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1 February 2009 Lichen Recovery Following Heavy Grazing by Reindeer Delayed by Climate Warming
David R. Klein, Martha Shulski
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Introduced reindeer, Rangifer tarandus, overexploited lichen-rich plant communities on St. Matthew Island in the Bering Sea. A die-off of the reindeer followed, exacerbated by extreme weather in 1964, resulting in extirpation of the reindeer. A similar pattern of removal of lichens as major components of plant communities has occurred following introductions of reindeer to other islands at high latitudes. By 1985, two decades following die-off of the reindeer, total lichen biomass was only 6% of that in similar plant communities on adjacent Hall Island, not reached by the reindeer. By 2005, 41 y after the reindeer die-off, lichen regrowth on St. Matthew was only 12% of lichen biomass in the Hall Island communities. A warmer, drier climate and decreased fog in recent decades contributed to deterioration of conditions favoring lichen growth on St. Matthew Island.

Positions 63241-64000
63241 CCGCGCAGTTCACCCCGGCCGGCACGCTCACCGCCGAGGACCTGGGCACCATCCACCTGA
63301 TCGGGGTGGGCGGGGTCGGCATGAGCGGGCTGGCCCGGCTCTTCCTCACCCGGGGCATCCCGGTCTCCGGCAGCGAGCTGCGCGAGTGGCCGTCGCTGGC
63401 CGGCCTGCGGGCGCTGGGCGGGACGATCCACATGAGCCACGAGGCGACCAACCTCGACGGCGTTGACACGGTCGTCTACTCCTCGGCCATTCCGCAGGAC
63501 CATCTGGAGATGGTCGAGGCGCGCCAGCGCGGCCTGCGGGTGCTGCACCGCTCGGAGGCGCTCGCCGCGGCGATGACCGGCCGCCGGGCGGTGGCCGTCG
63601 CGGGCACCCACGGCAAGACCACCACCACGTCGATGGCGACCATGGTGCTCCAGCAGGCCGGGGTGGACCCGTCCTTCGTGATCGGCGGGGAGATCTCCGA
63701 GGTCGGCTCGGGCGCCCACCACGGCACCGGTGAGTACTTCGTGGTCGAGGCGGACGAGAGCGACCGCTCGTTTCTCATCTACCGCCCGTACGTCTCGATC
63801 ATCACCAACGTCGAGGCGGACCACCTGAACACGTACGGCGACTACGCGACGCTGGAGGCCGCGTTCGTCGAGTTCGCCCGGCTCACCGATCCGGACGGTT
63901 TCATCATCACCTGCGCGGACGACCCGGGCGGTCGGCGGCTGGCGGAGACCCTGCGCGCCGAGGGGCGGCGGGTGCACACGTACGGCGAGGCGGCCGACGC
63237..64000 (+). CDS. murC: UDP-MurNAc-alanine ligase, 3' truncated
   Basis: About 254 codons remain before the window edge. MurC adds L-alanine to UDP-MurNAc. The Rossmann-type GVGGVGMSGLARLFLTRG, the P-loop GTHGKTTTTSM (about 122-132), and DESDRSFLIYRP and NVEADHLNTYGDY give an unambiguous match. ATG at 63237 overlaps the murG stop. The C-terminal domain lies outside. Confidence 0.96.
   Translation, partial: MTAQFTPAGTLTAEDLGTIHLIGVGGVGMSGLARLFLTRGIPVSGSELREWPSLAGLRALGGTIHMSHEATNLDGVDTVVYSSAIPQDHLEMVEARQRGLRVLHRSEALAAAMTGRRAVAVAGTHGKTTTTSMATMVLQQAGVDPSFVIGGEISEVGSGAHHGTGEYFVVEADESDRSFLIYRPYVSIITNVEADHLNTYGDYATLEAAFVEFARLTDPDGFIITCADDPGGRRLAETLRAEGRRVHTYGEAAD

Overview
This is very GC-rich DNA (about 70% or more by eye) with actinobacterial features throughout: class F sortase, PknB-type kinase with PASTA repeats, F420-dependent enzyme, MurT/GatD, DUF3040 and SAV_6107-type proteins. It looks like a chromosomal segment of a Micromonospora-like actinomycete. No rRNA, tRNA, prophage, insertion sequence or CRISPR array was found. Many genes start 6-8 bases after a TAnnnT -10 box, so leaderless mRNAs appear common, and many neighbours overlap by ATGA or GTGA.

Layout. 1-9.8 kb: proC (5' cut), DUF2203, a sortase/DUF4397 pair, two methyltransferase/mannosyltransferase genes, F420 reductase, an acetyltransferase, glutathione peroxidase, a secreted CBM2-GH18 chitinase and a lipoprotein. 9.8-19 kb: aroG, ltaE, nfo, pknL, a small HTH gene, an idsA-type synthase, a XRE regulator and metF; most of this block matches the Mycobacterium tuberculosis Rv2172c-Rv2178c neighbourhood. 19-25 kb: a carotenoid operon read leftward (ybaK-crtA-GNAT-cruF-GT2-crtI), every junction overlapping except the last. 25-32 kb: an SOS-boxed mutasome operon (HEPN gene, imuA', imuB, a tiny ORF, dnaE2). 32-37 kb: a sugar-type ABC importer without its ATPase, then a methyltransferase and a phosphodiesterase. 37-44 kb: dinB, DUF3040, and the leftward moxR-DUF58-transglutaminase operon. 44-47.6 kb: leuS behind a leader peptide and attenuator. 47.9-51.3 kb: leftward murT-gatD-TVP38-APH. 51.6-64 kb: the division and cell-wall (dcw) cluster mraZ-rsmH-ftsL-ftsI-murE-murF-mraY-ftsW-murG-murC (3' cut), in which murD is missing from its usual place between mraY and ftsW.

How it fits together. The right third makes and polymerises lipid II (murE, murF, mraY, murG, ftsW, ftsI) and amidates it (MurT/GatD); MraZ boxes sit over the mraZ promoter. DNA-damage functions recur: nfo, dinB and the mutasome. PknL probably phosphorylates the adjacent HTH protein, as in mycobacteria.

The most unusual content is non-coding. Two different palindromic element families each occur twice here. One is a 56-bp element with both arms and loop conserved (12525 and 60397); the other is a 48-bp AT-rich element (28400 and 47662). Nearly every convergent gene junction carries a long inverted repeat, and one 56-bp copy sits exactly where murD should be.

David R. Klein and Martha Shulski "Lichen Recovery Following Heavy Grazing by Reindeer Delayed by Climate Warming," AMBIO: A Journal of the Human Environment 38(1), 11-16, (1 February 2009).
Received: 7 September 2007; Accepted: 1 January 2008; Published: 1 February 2009

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